The reality is that McKenna and his staff have made a conscious decision to thrust him into the spotlight. That approach, cynics suggest, is designed to raise his national profile enough so that he can one day take a run at the federal Liberal leadership. The premier insists that his only goal is to help improve the province’s image, both among New Brunswickers and potential investors.
Whatever the motivation, to many people McKenna is New Brunswick.
His face peers out from newspaper and magazine ads urging corporations interested in setting up in
New Brunswick to “call me.” He gives out his electronic mail address at press conferences; prospective investors can call the 1-800-Mc-
Kenna hotline, and often get a return call from the first minister later the same day.
The winner of the Economic Developers Association of Canada’s 1993 “developer of the year” award doesn’t just wait for the phone to ring. His routine greeting to his cabinet ministers is: “Do any deals today?” Last month, executives at 3,500 Canadian companies received mailouts under McKenna’s name extolling the virtues of New Brunswick. And each day, he takes and makes several calls, assuring corporate executives that New Brunswick is open for business. His aggressive approach has ruffled feathers. Poaching companies from Nova Scotia and Manitoba has cooled relations with those provinces. And the Ontario Provincial Police officers who act as chauffeurs during his sales trips to Ontario have been instructed to notify Premier Bob Rae’s office whenever McKenna arrives.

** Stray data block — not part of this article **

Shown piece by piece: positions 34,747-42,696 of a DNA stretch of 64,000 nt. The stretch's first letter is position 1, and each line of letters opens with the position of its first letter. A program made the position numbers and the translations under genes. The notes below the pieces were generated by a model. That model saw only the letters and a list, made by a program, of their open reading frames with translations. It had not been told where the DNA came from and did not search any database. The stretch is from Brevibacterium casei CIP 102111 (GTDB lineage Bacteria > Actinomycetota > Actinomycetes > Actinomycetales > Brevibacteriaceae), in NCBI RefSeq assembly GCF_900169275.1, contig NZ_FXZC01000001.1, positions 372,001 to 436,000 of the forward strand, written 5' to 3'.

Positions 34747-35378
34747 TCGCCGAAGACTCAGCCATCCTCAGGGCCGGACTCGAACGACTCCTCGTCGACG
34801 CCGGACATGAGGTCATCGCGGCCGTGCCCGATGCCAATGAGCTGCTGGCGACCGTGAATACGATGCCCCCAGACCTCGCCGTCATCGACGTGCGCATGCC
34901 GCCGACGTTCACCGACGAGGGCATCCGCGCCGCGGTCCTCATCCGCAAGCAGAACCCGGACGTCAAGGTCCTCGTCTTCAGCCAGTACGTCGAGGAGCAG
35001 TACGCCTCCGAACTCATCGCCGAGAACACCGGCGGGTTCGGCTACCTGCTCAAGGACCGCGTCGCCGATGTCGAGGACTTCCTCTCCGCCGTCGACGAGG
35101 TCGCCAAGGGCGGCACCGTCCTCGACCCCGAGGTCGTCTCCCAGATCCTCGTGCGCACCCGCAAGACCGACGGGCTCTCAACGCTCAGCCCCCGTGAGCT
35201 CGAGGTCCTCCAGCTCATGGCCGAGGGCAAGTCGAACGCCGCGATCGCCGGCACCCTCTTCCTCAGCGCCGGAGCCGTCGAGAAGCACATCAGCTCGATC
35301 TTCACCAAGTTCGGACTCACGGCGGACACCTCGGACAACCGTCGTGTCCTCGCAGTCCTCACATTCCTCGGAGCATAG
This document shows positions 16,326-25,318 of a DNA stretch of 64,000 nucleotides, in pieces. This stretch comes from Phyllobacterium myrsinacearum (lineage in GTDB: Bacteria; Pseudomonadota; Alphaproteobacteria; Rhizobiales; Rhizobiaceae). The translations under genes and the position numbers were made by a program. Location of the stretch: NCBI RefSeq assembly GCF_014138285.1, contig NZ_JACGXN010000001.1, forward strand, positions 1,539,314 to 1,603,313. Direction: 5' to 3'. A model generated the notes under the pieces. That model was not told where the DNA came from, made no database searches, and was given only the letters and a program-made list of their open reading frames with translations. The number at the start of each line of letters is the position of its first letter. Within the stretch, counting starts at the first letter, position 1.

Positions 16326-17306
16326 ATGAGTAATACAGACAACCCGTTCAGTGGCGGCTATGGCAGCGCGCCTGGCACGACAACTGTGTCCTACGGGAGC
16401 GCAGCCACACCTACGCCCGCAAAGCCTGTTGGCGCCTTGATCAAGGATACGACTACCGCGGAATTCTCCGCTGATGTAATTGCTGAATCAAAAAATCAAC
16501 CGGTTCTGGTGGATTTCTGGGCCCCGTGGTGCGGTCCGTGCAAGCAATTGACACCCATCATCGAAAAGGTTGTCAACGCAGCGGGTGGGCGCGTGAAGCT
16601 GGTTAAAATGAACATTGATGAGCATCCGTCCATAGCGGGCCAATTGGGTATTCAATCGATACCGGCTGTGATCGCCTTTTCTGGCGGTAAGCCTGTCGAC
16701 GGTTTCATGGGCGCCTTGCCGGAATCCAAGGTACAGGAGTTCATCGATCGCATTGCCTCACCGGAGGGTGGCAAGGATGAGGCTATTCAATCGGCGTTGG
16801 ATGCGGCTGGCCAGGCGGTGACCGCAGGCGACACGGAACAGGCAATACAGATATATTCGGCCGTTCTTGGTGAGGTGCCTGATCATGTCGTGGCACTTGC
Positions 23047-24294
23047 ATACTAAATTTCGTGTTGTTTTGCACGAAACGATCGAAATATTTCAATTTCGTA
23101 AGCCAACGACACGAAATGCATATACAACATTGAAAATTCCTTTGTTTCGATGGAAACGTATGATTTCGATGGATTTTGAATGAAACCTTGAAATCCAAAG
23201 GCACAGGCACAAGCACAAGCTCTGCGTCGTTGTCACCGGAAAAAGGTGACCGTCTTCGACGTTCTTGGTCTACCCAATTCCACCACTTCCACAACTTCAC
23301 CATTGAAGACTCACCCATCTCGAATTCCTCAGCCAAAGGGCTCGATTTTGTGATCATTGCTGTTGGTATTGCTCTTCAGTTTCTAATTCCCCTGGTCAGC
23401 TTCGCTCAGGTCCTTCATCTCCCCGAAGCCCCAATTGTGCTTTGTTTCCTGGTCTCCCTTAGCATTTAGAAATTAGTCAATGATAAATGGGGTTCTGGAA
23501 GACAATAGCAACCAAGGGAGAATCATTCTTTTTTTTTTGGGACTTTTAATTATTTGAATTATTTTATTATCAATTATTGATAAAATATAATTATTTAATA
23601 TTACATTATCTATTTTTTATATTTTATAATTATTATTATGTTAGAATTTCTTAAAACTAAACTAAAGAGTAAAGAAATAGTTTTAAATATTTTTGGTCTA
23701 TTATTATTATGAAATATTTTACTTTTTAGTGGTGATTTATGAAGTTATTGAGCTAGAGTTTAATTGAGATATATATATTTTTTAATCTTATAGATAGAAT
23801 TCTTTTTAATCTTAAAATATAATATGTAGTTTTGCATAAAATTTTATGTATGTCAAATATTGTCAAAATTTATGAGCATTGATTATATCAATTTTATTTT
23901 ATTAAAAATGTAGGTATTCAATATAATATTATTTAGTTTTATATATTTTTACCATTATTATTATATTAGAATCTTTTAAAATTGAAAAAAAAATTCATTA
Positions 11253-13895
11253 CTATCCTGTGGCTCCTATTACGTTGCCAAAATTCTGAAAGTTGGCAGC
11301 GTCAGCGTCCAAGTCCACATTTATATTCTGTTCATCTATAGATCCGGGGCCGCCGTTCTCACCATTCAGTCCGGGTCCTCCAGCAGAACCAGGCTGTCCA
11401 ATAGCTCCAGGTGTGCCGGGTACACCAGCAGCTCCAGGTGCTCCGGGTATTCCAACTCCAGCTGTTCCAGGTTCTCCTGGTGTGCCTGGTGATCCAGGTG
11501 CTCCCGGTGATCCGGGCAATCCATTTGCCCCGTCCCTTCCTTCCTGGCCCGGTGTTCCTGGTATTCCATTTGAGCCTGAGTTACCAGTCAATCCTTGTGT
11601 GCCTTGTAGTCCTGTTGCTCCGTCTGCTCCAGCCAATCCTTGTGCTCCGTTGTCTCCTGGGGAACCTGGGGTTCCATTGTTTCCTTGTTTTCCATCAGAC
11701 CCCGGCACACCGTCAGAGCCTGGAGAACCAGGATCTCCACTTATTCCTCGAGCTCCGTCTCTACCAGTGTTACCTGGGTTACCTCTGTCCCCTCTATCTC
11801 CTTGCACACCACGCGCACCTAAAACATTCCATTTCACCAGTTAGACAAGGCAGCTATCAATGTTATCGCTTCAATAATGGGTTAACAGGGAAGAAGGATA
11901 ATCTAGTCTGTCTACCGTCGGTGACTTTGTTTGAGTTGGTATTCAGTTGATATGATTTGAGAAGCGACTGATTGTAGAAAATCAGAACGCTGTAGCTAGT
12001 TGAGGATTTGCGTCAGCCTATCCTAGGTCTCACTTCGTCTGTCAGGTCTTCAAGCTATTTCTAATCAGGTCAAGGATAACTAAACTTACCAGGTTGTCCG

The real spadework, McKenna likes to say, is done by people in his economic development department who scour the globe for prospects. Nevertheless, when it comes time to make a deal, it certainly helps if McKenna is sitting at the negotiating table. “He is the province’s greatest salesman,” explains Gerald Schwartz, president of Toronto-based Onex Corp., which until last year was controlling shareholder in Purolator Courier Ltd. Indeed, McKenna’s repeated visits and phone calls were largely responsible two years ago for convincing the courier company to build its national customer service
ministers suffer “premier envy” when they read all the good press he receives. Back in New Brunswick, though, people are amused by the concept of Frank McKenna Superstar. Recently, a story circulated in the Fredericton legislature that the premier had been in a nasty accident: a passing speedboat hit him while he was walking on the water. Says Elizabeth Weir, leader of New Brunswick’s New Democrats: “It’s gotten to the point where you head for the Gravol bottle before even opening a newspaper.”
Not everyone shares this exalted opinion of McKenna. Privately, even fellow Liberals say that he has little tolerance for criticism and a stubborn tendency to disregard the opinions of others. He runs his government in an autocratic manner that has left a number of cabinet ministers angry and disgruntled. And he is not immune from the occasional embarrassing mistake. Last week, he was forced to apologize after suggesting during a speech to law students at Ontario’s University of Windsor that native women all look alike. All that, however, clearly has no impact on ordinary New Brunswickers. After seven years in power, his government remains astoundingly popular: a poll released in March by Halifax-based Corporate Research Associates showed that 54 per cent of New Brunswickers felt he was the best person for premier, while 69 per cent approved of the job his government has